By: Alex Wegmann, Project Manager, Island Conservation
Initial results from an August 2011 monitoring trip to Palmyra Atoll (Palmyra) are available and are positive! Although we continue to see anecdotal observations of birds, plants and invertebrates thriving, ongoing scientific monitoring will determine the impacts of removing non-native rats from Palmyra and the overall success of the project.
Palmyra Atoll National Wildlife Refuge is a moist Central Pacific atoll that supports one of the best remaining habitats for the broadleaf tree, Pisonia grandis, as well as 10 species of breeding seabirds totaling more than 325,000 individuals and a robust population of the world’s largest terrestrial invertebrate, the coconut crab (Birgus latro). Despite these riches, the atoll’s ecosystem had been greatly compromised by introduced rats (Rattus rattus) that were inadvertently brought to Palmyra during WWII. In the presence of rats, several native tree species experienced limited to no recruitment, and it is likely that rats caused the extirpation of up to eight seabird species.
Between June 1 and 30, 2011, a partnership between the US Fish and Wildlife Service, The Nature Conservancy, and Island Conservation successfully implemented a project to remove rats from Palmyra while minimizing harm to the ecosystem. By removing rats from Palmyra, the partnership aims to safeguard the atoll’s indigenous flora and fauna, encourage the reestablishment of extirpated seabird species, and create an ecological refuge for species within the Central Pacific region that are at risk of extinction. This project is a monumental conservation milestone for the Refuge, and has established a benchmark for future eradication campaigns on other tropical islands.
In the seven months since we completed the bait application, no rats have been seen anywhere on Palmyra, and anecdotal signs of recovery abound. The University of California Santa Cruz Coastal Conservation Action Lab (UCSC-CCAL) is monitoring the response of Palmyra’s terrestrial ecosystem by comparing measures of seabird, shorebird, and plant populations taken before and after rat removal. They conducted a baseline analysis of the several factors to provide a point of reference that is compared to measures collected after threats are removed. The methods used for this before-after comparison are measures of presence and abundance, and measures of interactions (e.g., seedling predation). Acoustic sensors record bird calls, and people count plant seedlings across the atoll. The team assesses the abundance of several native tree species by counting individuals along lines (or transects), and in long-term vegetation monitoring plots, and by counting seedlings around adult trees.
Removing rats is a significant first step in the restoration of Palmyra and our project team anticipated that many facets of the terrestrial ecosystem would quickly respond to their removal. Results from the August 2011 surveys demonstrate that native trees are responding quickly. Key results from the baseline and August 2011 monitoring surveys include:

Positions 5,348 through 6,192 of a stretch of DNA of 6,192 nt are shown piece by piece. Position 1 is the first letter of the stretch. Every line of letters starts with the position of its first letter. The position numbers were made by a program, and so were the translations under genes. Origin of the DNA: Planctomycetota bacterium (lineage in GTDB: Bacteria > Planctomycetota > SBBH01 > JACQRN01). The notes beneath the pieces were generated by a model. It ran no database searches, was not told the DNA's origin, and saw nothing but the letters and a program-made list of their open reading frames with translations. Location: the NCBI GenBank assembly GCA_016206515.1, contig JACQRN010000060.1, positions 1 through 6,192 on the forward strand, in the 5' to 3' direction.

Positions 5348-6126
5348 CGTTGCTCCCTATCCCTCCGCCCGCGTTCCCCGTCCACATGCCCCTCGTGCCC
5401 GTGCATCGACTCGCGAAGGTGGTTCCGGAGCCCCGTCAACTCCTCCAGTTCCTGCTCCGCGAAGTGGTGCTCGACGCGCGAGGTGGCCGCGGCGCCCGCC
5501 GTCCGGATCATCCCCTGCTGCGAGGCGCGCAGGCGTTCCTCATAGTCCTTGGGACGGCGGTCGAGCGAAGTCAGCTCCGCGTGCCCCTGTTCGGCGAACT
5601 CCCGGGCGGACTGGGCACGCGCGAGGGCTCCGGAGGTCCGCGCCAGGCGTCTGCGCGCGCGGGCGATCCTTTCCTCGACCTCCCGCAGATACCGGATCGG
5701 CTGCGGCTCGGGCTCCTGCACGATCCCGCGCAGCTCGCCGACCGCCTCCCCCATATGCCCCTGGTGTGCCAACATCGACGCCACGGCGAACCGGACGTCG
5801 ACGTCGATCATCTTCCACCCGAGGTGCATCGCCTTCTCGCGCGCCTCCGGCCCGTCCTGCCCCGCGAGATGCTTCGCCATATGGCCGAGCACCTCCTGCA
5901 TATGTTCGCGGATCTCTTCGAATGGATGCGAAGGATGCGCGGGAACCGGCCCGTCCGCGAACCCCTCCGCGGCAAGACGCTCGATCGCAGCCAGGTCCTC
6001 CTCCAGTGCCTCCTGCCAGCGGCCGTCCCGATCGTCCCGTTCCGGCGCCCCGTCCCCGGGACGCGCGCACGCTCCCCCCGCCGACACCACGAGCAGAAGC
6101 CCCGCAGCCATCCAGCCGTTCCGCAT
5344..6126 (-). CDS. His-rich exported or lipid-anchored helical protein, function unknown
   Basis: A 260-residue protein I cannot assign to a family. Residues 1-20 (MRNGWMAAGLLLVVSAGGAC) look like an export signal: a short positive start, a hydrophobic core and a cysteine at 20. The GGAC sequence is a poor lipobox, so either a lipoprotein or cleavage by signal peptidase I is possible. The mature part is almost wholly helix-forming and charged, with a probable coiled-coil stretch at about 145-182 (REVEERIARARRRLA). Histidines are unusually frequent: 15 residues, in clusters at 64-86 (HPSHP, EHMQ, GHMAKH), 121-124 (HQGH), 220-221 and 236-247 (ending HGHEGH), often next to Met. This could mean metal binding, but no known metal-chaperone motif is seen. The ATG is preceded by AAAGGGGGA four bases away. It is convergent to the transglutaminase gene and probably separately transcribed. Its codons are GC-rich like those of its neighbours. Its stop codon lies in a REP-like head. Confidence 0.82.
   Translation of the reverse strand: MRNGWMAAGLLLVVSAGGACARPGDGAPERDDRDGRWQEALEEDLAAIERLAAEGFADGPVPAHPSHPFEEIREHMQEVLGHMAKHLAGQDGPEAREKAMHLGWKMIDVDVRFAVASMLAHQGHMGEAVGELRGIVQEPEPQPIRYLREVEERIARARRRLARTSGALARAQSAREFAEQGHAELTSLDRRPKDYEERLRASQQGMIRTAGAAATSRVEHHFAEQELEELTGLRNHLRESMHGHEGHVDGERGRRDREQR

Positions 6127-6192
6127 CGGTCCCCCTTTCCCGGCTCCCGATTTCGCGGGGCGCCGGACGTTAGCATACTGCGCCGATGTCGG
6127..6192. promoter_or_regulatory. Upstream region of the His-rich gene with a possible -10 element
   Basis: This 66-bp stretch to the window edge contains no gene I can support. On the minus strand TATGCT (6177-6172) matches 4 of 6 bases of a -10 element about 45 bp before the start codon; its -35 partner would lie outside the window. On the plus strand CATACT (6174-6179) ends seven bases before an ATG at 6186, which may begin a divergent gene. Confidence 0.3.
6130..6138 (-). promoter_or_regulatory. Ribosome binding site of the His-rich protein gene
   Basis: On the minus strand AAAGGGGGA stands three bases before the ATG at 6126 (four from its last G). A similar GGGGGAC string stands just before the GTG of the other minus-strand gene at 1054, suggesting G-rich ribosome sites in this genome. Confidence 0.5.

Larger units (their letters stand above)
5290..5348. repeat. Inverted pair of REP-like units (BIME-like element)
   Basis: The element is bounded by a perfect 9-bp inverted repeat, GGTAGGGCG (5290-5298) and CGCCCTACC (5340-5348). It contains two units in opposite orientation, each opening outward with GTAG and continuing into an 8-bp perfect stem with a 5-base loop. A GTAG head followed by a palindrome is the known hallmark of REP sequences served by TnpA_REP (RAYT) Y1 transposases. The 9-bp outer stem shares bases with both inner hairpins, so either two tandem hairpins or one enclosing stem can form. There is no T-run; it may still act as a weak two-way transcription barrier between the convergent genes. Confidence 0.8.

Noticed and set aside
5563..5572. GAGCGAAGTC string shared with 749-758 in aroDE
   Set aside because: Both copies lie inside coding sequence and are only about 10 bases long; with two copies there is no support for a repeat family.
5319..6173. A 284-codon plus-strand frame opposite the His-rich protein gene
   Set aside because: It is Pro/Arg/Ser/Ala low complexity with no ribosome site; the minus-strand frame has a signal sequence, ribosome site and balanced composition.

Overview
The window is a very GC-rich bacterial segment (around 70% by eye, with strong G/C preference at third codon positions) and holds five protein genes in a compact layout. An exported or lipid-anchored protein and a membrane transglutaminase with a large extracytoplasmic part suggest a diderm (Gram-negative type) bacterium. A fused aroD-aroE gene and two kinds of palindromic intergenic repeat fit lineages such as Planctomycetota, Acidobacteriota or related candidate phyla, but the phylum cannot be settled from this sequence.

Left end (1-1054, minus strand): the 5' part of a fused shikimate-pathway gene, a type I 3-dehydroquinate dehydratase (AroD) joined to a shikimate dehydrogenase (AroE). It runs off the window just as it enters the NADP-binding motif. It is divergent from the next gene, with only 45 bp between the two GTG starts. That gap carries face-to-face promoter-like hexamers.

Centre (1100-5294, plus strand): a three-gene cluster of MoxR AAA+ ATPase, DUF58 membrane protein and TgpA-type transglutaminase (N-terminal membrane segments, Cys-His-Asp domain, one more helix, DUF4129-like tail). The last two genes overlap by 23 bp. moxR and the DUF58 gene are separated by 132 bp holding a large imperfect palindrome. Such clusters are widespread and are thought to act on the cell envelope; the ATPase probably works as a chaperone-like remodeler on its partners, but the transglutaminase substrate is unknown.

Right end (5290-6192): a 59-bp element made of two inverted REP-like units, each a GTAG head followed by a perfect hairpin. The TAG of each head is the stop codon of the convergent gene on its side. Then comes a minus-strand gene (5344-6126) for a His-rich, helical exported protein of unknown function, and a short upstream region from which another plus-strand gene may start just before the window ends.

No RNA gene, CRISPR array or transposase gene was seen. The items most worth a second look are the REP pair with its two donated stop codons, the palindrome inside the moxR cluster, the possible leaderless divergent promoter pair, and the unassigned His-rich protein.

• Total counts of tree seedlings increased significantly on 56 transects between pre-removal surveys in 2007 and post-removal surveys in 2011.
• Counts of two native tree species (Pisonia grandis, Pandanus fischerianus) increased significantly on 56 transects between pre-removal surveys in 2007 and post-removal surveys in 2011. In particular, counts of P. grandis seedlings increased from no seedlings observed in pre-removal (2007) to a post-removal (2011) average of 12.3 seedlings per transect.
• P. grandis seedling density measured across 8 long-term vegetation plots showed measureable change. While no seedlings were observed within long-term plots in pre-removal surveys (2008), we found seedlings in 3 long-term plots in post-removal surveys (2011). This included one long-term plot that contained a total of 2,420 P. grandis seedlings.
• Counts conducted in 2004 and 2011 under individual trees of 6 rare tree species (5 native, 1 non-native) showed a significant increase in the total number of seedlings as well as a significant increase in the number of seedlings of two species – Barringtonia asiatica and Hernandia sonora. While we do not have a direct link between the rat removal and this measurement of increased seedling recruitment, it is safe to assume that in the absence of rats – voracious seed predators – Palmyra’s native tree species will flourish. For example, we observed two small Cordia subcordata seedlings during the post removal monitoring trip; this is the first documentation of seedling recruitment for this locally rare species.
Seabird abundance appears roughly unchanged from that measured in previous years. However, because this year’s post removal monitoring effort occurred just 2 months after rat removal, a measurable difference in seabird abundance was not expected.
The Fish and Wildlife Service and other researchers on the Atoll will gather anecdotal and measured information on seabirds, shorebirds, plants, insects, and other animals as they live and reproduce without rats. Eight acoustic sensors across the Atoll are measuring trends in the presence and abundance of seabirds and shorebirds.
The monitoring team from UCSC-CCAL will return in August 2012 to continue monitoring. With the removal of introduced rats from Palmyra we expected to see a positive response by the atoll’s native plant, bird, reptile, and invertebrate communities. While the preliminary results from last year’s monitoring only show a strong response by the plant community, we expect that the other groups (native birds, reptiles, and invertebrates) will show a similar, strong response in due time.